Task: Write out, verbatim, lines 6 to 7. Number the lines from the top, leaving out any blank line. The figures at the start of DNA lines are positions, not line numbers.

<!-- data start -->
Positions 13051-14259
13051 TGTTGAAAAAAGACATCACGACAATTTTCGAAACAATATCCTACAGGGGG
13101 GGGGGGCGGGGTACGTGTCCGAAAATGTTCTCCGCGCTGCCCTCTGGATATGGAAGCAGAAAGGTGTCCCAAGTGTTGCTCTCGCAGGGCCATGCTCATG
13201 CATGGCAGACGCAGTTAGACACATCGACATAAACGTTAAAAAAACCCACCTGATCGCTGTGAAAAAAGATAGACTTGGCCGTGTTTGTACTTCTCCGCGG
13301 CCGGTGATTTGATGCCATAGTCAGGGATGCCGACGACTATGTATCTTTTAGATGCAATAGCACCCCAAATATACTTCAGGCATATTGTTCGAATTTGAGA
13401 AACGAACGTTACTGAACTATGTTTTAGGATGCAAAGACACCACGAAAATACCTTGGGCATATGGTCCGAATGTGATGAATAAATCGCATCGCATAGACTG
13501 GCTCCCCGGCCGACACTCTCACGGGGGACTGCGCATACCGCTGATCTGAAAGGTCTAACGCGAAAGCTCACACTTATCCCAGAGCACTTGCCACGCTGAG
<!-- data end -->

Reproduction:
13401 AACGAACGTTACTGAACTATGTTTTAGGATGCAAAGACACCACGAAAATACCTTGGGCATATGGTCCGAATGTGATGAATAAATCGCATCGCATAGACTG
13501 GCTCCCCGGCCGACACTCTCACGGGGGACTGCGCATACCGCTGATCTGAAAGGTCTAACGCGAAAGCTCACACTTATCCCAGAGCACTTGCCACGCTGAG